Adolescents’ Social Media Experiences and Their Self-Esteem: A Person-Specific Susceptibility Perspective

Patti M. Valkenburg*, J. Loes Pouwels, Ine Beyens, Irene I. van Driel, Loes Keijsers

*Corresponding author for this work

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The aim of this preregistered study was to compare and explain the effects of (a) time spent on social media (SM) and (b) the valence (positivity or negativity) of SM experiences on adolescents’ self-esteem. We conducted a 3-week experience sampling (ESM) study among 300 adolescents (13–16 years; 126 assessments per adolescent; 21,970 assessments in total). Using an N = 1 method of analysis (Dynamic Structural Equation Modeling [DSEM]), we found that the within-person effects of time spent with SM on selfesteem ranged from strongly negative (β = –.31) to moderately positive (β = +.27) across adolescents. Across all ESM observations of the valence of adolescents’ SM experiences, 55% of these experiences were positive, 18% negative, and 27% neutral. Finally, 78% of adolescents experienced a positive within-person effect of the valence of SM experiences on self-esteem (β ≥ +.05), 19% no to a very small effect (–.05 < β < +.05), and 3% a negative effect (β ≤ –.05). These sizeable differences in person-specific effects could be explained by adolescents’ self-esteem level, self-esteem instability, and their tendency to base their self-esteem on peer approval.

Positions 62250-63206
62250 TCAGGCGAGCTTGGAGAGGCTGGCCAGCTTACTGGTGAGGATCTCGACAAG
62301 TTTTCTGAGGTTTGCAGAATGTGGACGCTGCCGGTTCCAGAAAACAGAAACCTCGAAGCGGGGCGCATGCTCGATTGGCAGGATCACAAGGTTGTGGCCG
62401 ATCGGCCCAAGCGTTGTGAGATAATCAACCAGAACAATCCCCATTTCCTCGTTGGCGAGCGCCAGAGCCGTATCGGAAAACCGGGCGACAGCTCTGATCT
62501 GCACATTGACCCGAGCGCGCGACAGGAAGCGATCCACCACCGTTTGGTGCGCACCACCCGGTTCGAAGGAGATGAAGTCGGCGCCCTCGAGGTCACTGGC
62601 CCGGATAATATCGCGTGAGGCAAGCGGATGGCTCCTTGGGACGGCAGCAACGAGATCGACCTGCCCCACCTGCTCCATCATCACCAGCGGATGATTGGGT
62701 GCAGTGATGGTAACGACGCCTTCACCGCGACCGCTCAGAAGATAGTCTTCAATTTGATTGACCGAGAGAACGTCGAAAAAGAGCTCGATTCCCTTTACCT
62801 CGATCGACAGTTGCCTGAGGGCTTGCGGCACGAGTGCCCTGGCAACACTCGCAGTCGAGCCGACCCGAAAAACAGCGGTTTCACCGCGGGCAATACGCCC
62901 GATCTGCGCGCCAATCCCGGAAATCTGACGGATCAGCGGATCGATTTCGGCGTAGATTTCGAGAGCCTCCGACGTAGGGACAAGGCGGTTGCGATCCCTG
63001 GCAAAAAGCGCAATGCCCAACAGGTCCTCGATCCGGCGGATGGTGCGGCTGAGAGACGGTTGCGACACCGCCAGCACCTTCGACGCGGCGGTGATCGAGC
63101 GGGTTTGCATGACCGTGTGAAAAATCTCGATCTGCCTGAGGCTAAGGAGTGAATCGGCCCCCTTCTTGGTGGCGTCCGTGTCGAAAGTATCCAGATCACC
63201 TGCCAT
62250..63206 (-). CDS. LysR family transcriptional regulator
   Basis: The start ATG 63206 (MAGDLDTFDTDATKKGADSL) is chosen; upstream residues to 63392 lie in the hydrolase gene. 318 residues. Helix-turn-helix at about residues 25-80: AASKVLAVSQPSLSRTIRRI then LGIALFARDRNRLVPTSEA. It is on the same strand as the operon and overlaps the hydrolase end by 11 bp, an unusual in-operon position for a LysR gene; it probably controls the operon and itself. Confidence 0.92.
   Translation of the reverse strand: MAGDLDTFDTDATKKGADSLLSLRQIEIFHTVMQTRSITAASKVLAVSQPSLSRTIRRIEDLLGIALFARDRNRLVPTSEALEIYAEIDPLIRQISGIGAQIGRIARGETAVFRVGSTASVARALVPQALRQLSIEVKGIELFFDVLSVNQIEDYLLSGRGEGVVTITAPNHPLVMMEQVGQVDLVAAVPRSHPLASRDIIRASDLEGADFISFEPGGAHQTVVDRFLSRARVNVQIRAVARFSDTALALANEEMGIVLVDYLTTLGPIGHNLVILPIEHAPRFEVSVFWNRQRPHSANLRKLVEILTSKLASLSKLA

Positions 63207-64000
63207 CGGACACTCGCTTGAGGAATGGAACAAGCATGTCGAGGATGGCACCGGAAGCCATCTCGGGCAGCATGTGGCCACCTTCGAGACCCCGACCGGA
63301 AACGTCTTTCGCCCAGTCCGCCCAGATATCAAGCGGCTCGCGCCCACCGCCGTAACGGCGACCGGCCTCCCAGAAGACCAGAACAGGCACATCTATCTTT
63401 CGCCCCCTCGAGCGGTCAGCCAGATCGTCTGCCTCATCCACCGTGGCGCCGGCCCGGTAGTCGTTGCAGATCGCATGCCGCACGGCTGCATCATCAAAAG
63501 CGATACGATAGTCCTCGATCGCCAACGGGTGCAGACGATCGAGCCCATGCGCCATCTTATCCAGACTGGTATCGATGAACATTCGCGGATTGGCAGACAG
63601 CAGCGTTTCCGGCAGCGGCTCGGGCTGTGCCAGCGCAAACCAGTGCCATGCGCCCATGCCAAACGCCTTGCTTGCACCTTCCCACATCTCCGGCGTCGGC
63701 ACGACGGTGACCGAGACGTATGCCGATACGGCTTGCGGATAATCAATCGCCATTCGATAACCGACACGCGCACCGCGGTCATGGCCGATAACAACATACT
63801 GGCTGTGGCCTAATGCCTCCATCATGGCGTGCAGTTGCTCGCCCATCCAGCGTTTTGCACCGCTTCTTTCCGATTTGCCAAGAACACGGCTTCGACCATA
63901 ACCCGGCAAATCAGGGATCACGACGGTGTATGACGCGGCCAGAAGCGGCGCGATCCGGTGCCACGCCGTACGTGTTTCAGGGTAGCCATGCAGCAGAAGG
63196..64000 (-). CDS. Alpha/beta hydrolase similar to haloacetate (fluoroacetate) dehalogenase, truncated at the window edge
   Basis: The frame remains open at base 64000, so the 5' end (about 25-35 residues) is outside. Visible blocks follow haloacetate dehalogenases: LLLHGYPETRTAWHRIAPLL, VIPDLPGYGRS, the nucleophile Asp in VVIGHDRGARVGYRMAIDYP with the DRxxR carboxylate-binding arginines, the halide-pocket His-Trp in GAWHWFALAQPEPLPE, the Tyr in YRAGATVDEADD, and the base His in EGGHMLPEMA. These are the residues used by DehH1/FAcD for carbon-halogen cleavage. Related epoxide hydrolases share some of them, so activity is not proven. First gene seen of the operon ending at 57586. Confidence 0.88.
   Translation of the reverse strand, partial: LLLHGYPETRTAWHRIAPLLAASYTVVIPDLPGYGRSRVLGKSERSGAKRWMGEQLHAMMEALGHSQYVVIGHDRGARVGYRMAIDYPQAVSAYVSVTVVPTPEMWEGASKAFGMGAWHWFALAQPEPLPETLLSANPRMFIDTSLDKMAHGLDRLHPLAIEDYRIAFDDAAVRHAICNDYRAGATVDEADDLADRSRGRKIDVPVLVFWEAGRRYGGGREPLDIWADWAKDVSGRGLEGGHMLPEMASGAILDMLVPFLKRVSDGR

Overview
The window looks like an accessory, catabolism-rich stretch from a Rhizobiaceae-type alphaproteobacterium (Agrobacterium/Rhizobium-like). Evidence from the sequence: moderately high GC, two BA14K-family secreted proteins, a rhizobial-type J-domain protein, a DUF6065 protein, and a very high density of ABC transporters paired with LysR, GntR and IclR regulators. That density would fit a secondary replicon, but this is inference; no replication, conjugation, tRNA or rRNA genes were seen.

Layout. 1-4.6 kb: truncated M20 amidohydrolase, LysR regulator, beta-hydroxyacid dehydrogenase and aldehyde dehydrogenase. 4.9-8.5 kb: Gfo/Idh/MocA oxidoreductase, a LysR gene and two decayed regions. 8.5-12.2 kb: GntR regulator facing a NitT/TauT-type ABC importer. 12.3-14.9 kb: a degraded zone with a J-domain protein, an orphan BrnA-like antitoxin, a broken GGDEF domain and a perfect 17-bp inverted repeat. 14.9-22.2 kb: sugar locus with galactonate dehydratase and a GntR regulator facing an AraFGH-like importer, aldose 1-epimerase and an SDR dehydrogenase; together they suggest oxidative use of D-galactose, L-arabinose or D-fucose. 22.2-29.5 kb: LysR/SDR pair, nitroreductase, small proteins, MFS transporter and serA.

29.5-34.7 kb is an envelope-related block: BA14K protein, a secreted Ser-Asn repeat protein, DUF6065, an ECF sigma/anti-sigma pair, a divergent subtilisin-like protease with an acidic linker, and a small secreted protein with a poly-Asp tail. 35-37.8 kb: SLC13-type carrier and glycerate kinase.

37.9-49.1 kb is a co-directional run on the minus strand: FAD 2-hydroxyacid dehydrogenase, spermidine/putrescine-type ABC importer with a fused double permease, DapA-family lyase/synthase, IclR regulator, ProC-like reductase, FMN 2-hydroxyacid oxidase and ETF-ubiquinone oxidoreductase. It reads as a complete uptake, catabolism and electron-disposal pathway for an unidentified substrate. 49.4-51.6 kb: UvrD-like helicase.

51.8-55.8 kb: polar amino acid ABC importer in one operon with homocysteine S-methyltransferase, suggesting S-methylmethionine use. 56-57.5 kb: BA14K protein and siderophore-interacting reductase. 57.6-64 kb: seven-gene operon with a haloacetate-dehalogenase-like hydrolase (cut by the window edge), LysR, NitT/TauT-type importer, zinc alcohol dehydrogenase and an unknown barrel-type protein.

Original languageEnglish
JournalTechnology, Mind, and Behavior
Issue number2
Publication statusPublished - 13 Aug 2021

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